Restorative Dentistry

Your Oral Health Renewed
Fillings (Composite and Amalgam)

Composite Fillings

Composite resins, or tooth-colored fillings, provide good durability and resistance to fracture in small- to mid-size fillings that need to withstand moderate pressure from the constant stress of chewing. They can be used on either front or back teeth. They are a good choice for people who prefer that their fillings look more natural.

Advantages of composites:

  • Aesthetics: The main advantage of a direct dental composite over traditional materials such as amalgam is improved aesthetics. Composites can be in a wide range of tooth colors allowing near invisible restoration of teeth. Composite fillings can be closely matched to the color of existing teeth.
  • Bonding to tooth structure: Composite fillings micro-mechanically bond to tooth structure. This strengthens the tooth’s structure and restores its original physical integrity. The discovery of acid etching (producing enamel irregularities ranging from 5-30 micrometers in depth) of teeth to allow a micro-mechanical bond to the tooth allows good adhesion of the restoration to the tooth. Very high bond strengths to tooth structure, both enamel and dentin, can be achieved with the current generation of dentin bonding agents.

Amalgam Fillings

Dental amalgam is a dental filling material used to fill cavities caused by tooth decay. It has been used for more than 150 years in hundreds of millions of patients around the world.

Dental amalgam is a mixture of metals, consisting of liquid (elemental) mercury and a powdered alloy composed of silver, tin, and copper. Approximately 50% of dental amalgam is elemental mercury by weight. The chemical properties of elemental mercury allow it to react with and bind together the silver/copper/tin alloy particles to form an amalgam.

Dental amalgam fillings are also known as “silver fillings” because of their silver-like appearance. Despite the name, “silver fillings” do contain elemental mercury.

When placing dental amalgam, the dentist first drills the tooth to remove the decay and then shapes the tooth cavity for placement of the amalgam filling. Next, under appropriate safety conditions, the dentist mixes the powdered alloy with the liquid mercury to form an amalgam putty. This softened amalgam putty is placed and shaped in the prepared cavity, where it rapidly hardens into a solid filling.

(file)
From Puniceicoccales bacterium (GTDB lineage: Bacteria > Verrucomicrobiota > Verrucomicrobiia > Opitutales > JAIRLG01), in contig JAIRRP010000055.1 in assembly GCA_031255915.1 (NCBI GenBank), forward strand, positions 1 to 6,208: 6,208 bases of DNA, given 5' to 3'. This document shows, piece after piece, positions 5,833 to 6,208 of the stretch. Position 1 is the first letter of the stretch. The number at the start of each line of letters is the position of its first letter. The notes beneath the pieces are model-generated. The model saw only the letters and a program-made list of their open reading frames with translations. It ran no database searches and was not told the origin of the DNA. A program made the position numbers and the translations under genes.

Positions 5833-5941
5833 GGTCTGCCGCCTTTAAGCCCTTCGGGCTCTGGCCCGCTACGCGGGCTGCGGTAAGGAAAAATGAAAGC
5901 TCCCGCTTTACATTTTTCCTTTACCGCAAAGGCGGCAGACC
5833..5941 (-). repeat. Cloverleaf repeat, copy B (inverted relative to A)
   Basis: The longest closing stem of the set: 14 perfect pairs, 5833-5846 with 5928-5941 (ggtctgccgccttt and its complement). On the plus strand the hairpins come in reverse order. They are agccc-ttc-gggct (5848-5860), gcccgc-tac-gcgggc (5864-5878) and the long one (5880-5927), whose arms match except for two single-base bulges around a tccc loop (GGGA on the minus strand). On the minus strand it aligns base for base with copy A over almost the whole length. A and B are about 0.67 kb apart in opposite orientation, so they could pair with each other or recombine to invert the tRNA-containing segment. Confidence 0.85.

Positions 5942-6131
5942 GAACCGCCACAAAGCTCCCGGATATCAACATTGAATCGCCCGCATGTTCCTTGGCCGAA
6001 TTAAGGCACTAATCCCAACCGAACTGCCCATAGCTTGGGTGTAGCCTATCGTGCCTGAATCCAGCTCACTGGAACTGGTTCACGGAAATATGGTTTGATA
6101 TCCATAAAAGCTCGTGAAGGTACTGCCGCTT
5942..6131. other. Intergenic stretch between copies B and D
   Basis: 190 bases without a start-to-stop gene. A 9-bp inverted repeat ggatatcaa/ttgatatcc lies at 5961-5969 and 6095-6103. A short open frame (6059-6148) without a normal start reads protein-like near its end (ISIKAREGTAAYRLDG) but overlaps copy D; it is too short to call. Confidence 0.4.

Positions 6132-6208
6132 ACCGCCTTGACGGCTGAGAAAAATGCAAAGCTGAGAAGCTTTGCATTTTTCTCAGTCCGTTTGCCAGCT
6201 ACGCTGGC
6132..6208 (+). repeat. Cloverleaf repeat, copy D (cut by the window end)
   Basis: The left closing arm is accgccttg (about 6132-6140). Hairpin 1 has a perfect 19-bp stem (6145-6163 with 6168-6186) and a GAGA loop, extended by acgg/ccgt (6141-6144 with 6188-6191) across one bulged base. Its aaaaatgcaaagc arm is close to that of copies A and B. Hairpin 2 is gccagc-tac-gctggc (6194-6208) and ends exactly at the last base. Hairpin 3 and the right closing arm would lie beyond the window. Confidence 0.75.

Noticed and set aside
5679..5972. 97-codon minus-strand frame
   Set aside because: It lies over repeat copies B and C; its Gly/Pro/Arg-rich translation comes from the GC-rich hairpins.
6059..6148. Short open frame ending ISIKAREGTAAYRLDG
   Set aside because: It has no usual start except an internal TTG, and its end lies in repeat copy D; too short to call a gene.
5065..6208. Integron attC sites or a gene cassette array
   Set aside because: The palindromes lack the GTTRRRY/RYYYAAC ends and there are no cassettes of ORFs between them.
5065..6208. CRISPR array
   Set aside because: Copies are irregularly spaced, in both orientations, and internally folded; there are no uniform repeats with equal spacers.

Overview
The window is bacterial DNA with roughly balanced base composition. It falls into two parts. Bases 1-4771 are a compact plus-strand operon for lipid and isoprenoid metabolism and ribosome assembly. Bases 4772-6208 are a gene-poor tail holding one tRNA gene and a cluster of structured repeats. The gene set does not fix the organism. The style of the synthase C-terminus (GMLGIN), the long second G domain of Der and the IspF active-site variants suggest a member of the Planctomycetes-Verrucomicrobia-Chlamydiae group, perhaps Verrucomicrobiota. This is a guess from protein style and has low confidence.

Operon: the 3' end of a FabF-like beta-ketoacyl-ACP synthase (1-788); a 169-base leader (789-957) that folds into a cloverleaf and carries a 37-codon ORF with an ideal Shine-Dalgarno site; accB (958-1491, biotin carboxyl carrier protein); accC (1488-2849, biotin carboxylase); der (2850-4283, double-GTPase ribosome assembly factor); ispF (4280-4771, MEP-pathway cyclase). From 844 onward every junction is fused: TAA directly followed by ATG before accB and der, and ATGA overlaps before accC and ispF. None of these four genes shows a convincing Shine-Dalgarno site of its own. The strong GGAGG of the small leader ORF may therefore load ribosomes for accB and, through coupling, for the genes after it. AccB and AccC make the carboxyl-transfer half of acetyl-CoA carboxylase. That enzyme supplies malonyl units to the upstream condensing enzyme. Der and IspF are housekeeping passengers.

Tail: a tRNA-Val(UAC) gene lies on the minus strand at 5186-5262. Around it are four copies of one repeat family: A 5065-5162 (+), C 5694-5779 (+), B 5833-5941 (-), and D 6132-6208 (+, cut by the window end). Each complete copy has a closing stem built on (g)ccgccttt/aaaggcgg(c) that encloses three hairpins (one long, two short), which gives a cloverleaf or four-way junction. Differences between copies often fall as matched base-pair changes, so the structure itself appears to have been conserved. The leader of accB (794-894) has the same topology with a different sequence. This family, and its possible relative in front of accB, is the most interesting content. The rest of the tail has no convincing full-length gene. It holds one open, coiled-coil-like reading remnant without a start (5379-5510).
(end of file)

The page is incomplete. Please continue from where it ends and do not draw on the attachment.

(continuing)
Endodontics

Endodontics deals with diseases of the tissue, blood vessels, and nerves inside the tooth. The most common endodontic treatment is called a “root canal,” a procedure used to remove infected tissue and refill the nerve canal inside the tooth. A root canal allows you to retain your natural tooth while eliminating the infection. For more information on our restorative dental treatments from your Roseburg family dentist, give us a call today at (541) 378-6694.

Periodontics

Over 75% of Americans age 35 and over have some form of gum disease, a result of poor dental hygiene and the subsequent build-up of plaque. In gum disease’s earliest stage, your gums might swell and bleed easily. At its worst, you might lose your teeth. The good news is that gum disease is preventable in most cases. Attention to everyday oral hygiene (brushing and flossing), coupled with professional cleanings twice a year, could be all that is needed to prevent and actually reverse the early stage of gum disease. If you have gum disease, our doctors will identify it during your exam at our office and recommend the best treatment for the level of severity.

Extractions

You and your dentist may determine that you need a tooth extraction for any number of reasons. Some teeth are extracted because they are severely decayed; others may have advanced periodontal disease , or have broken in a way that cannot be repaired. Other teeth may need removal because they are poorly positioned in the mouth (such as impacted teeth), or in preparation for orthodontic treatment.

The removal of a single tooth can lead to problems related to your chewing ability, problems with your jaw joint, and shifting teeth, which can have a major impact on your dental health.

To avoid these complications, in most cases, our dentists will discuss alternatives to extractions as well replacement of the extracted tooth.

 

Crowns and Bridges

A crown is a prosthetic tooth that is used to restore teeth where the structure is too weakened or damaged to accept amalgam or dental composite fillings. Dental technology has come a long way to improve the look of crowns and the convenience. A porcelain crown can sometimes be done in a single office visit. By using all porcelain material we are able to eliminate the dark edges at the gum line that were once visible with the old style crowns. Given proper care, your crowns can last a lifetime.

A bridge is a dental device that fills a space where a tooth previously occupied. Compared to the old style bridges, these works of art are exceptionally well-fitting and look very natural.

A bridge may be necessary to:

  • Prevent shifting of the teeth that can lead to bite problems (occlusion) and/or jaw problems and resultant periodontal disease.
  • Safeguard the integrity of existing teeth and help maintain a healthy, vibrant smile.

To learn more about crowns or bridges, we invite you to contact our Roseburg, OR dental practice today at (541) 378-6694.

EXPERIENCE WHY DR. ALANSON M. RANDOL, DDS IS RATED ROSEBURG’S TOP DENTIST

DR. ALANSON M. RANDOL, DDS

1100 NW Garden Valley Blvd

Roseburg, Oregon 97471

CONTACT US

Mon 7:00am – 4:00pm
Tues 7:00am – 4:00pm
Wed 7:00am – 7:00pm
Thur 7:00am – 7:00pm
Fri 7:00am – 4:00pm
Sat 7:00am – 4:00pm
Sun Closed

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